To find out more about bed sheets, Take A Video Tour Of An Indian Top Of The Bed Factory or contact us directly.

Vartest is an ISO 17025 Accredited Laboratory in Manhattan providing fast turnaround and technical drill down testing for all aspects of fiber, yarn, fabric and end product testing.

Vartest Approved Under Underwriters Laboratories (UL) Data Acceptance Program

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Vartest Laboratories conducts testing of high-visibility safety apparel (HVSA), including garments, retroreflective tapes, and background materials for a range of global standards.  This includes ANSI/ISEA 107, CSA Z96, ISO 20471, ASNZS 1906.4, and NFPA 1971.

As of August 2016, Vartest is certified to participate in Underwriters Laboratories’ (UL) Third Party Test Data Program (TPTDP). Under this program, test data from Vartest will be accepted by UL in support of UL Mark certification.  Vartest’s scope of testing under this program applies to UL’s Personal Protective Equipment (PPE) Standard, Including ISEA 107, CSA-Z96, and NFPA 1971. These standards cover compliance of high-visibility garments, background materials, and retroreflective tapes.

UL’s typical certification process requires samples to be tested and approved through one of their own laboratories. This means that manufacturers and vendors seeking a UL Mark for one of their products must test and approve samples for compliance, and then have them tested a second time by UL themselves. When working with a TPTDP participant, however, only one round of testing is necessary, as the participant’s data is accepted by UL. Per UL’s website, this alternative process provides “increased control over the timing and schedule for their product testing and certification program,” because testing, and approval can all be performed at one location. This can significantly reduce the time and expenses incurred during testing.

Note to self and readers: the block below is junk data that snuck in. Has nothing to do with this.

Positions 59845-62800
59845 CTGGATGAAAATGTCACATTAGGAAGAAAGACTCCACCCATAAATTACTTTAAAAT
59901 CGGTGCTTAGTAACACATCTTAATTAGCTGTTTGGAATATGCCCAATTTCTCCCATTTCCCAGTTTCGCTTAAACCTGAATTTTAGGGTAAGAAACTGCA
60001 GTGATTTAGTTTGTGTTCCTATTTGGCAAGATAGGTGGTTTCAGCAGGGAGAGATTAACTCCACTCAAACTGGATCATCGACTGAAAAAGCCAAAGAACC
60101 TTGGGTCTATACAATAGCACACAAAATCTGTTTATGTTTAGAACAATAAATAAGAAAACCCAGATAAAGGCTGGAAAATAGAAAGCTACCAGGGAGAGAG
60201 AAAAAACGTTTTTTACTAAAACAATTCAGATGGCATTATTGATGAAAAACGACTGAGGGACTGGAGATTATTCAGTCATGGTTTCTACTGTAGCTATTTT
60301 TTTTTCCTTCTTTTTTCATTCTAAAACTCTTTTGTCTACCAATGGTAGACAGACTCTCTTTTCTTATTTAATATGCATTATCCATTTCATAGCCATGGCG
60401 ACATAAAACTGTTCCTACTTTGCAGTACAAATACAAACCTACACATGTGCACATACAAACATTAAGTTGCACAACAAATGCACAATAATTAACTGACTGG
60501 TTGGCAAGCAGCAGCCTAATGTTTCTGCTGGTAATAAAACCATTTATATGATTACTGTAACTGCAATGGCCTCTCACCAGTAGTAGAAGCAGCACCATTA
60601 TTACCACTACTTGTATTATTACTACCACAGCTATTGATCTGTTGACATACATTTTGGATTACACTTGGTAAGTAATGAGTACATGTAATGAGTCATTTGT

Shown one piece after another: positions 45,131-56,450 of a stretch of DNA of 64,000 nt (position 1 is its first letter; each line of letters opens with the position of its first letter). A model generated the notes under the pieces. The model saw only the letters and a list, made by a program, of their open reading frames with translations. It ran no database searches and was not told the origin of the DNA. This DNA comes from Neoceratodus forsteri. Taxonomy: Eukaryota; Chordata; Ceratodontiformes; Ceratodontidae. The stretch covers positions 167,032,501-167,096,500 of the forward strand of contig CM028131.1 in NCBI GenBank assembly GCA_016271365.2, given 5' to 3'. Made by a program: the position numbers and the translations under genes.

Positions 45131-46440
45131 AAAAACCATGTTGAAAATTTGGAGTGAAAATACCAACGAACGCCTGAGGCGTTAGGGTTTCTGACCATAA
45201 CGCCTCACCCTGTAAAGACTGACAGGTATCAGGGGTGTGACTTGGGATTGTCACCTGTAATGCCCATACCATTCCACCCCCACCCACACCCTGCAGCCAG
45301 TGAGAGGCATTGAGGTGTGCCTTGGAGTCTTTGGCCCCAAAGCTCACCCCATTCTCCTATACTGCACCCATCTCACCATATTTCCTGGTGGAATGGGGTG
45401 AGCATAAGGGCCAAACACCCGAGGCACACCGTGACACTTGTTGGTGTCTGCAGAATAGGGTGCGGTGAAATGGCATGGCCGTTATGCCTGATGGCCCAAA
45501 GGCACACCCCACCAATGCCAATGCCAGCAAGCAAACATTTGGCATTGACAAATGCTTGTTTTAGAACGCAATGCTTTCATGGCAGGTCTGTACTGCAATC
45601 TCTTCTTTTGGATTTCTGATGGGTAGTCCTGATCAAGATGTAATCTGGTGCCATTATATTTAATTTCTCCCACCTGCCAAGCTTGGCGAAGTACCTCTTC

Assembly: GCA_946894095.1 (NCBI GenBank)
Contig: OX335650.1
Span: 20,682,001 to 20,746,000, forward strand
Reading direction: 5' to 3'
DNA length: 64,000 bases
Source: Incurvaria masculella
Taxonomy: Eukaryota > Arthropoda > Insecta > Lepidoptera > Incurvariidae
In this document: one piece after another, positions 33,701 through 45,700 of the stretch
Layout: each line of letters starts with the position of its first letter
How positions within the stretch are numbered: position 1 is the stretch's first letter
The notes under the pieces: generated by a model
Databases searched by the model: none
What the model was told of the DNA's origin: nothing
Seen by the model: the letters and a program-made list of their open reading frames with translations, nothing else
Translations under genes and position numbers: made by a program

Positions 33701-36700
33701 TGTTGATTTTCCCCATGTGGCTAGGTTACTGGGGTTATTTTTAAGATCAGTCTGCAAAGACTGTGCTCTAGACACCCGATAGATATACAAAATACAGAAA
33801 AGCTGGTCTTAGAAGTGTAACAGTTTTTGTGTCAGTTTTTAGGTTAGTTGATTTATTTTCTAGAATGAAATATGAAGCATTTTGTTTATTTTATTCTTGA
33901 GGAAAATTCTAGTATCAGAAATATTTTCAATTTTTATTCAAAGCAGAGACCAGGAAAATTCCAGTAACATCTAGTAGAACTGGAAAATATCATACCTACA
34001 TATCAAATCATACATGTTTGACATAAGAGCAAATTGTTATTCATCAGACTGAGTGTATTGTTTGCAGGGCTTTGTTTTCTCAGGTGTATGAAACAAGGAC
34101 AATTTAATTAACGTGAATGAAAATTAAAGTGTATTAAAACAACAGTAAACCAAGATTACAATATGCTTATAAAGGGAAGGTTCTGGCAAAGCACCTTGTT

Vartest prides itself on being an independent third party lab focused on quick and accurate test results. Our ISO/IEC 17025 accreditation through A2LA makes us fully qualified to test under ANSI/ISEA 107-2015.

 

Puncture Propagation Tear Testing via ASTM D2582 at Vartest

Vartest tests coated and uncoated fabrics used primarily in Personal Protective Equipment (PPE) using ASTM D2582. This test is often used in the medical and military markets and Vartest also has the capacity to provide anti-bacterial, moisture management, physical, flammability, washing and dry-cleaning tests that performance specifications calling for ASTM D2582 often include.

 

photoofppt

Bisphenol A Added to Prop 65 List

Update: Be aware that BPA was added back to the California Prop 65 chemical list. BPA can be frequently found in hard plastics and polycarbonate. Effective May 11, 2016, a warning label is required in California for exposure to BPA. There is no published safe harbor level from OEHHA for BPA.

Source: OEHHA

 

Vartest Laboratories supported the Drexel effort to bring the National Network for Advanced Functional Fabrics Manufacturing to Philadelphia

“The U.S. Department of Defense has tapped Drexel University as a key leader in the creation of a $75 million national research institute that will support American textile manufacturers in bringing sophisticated new materials and textiles to the marketplace. [1]”

Vartest looks forward to being a technical resource for AFFOA projects, as part of the Fabric Innovation Initiative (FIN). This resurgence of cutting-edge textile technology in the North East harkens back to the birth of the US textile industry in the North East and the development of a significant textile technology department at MIT, but with a pleasant and welcome, modern high-tech twist.

[1] http://www.rle.mit.edu/fabric/

AFFOA